The Honeycomb Storage System is a radical new approach to managing large collections of reference data. Designed for ultra-low cost, high availability, and simple to install, manage, and grow over time, Honeycomb uses advanced clustering techniques to build large systems from inexpensive components. Even more cost savings are realized with highly automated installation, capacity upgrades, and built-in resource balancing. A "fail-in-place" component strategy allows the system to degrade gracefully until the next periodic refresh occurs.
As storage capacity is added, more Opteron processors join the cluster to work in parallel on search, retrieval, scrubbing, and data rebuild tasks. Parallel processing greatly reduces the "window of vulnerability" and removes the urgency around servicing failed disks. Honeycomb also removes costly object database licenses and dedicated "namespace front-ends" by including an embedded, extensible metadata system that provides flexible, ad hoc search capabilities using RAM-based indexing for high performance retrieval of stored objects.
From the Beginning . . .
Project Honeycomb began 2.5 years ago with the observation that disk costs were plummeting while power consumption and IT management costs would trend ever higher, accompanied by mushrooming demand for cataloging write-once data from digital security cameras, financial record regulations, medical imaging, satellite photography, and health sciences research. After six months of early research and modeling, a rough proof-of-concept prototype at the CTO open house led to Sun Labs funding an advanced development project.
Dick Sillman and his staff quickly assembled a team of twenty researchers with clustering and storage backgrounds who shared a passion for quick decisions, simplicity in design, and delivering innovative products that delight customers. They conducted over sixty customer interviews, recorded hundreds of pages of customer input, and invented new approaches to data integrity, high availability, protocols that scale efficiently, load balancing, and self-healing systems. Over fifteen patents were filed on their object placement algorithms, autonomous cluster management, and low cost load balancing.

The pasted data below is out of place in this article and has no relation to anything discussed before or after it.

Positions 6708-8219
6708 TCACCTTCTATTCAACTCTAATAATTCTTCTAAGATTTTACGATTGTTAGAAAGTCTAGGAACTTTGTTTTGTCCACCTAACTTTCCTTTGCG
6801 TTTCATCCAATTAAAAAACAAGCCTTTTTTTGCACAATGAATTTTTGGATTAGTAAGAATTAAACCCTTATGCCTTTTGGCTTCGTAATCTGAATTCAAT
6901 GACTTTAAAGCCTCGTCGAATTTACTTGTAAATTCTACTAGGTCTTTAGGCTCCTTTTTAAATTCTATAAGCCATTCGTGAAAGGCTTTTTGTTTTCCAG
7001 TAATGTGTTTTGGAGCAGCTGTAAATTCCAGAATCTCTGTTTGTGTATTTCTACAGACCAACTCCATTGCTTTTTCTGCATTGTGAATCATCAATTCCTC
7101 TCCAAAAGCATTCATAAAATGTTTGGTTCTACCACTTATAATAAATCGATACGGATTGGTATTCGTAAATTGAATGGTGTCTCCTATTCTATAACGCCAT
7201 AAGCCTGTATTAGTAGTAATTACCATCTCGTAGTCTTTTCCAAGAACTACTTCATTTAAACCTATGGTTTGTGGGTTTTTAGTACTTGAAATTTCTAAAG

Once the detailed design specs were written, reviewed, and cross- checked by senior technical staffers in Sun's DE and Fellow community, rolling iterations of the system were built, unit tested, QA'd, and revised. During this 14-month period, two versions of the system were deployed in field trials to verify and correct initial design assumptions and learn exactly how real customers would use the features. Many conversations with field sales reps, support engineers, and storage practice experts were incorporated into the final feature mix.
What comes next . . .
Honeycomb's groundbreaking advances in low cost, high availability, scalable storage application servers would be most logically delivered to customers by Sun's Network Storage business unit led by Mark Canepa. In December 2004, fifteen of the original development team were transferred from Sun Labs to Network Storage under the direction of Fidelma Russo, VP of Engineering. At this time, the program is ready for Phase II exit in PLC terms, and is moving steadily towards a revenue release target at the end of this year. Honeycomb is a classic example of innovative thinking being applied to real customer problems, and it puts Sun in an excellent position to shake up the storage marketplace with this carefully crafted, superior solution.
There's more on Honeycomb here. Whether Honeycomb will shake up the storage market is a moot point. There are a lot of reference data storage systems emerging. Sun is rapidly re-building its storage product line into a much stronger offering and Honeycomb is part of this. It's going to be very interesting indeed to see what is announced towards the end of the year.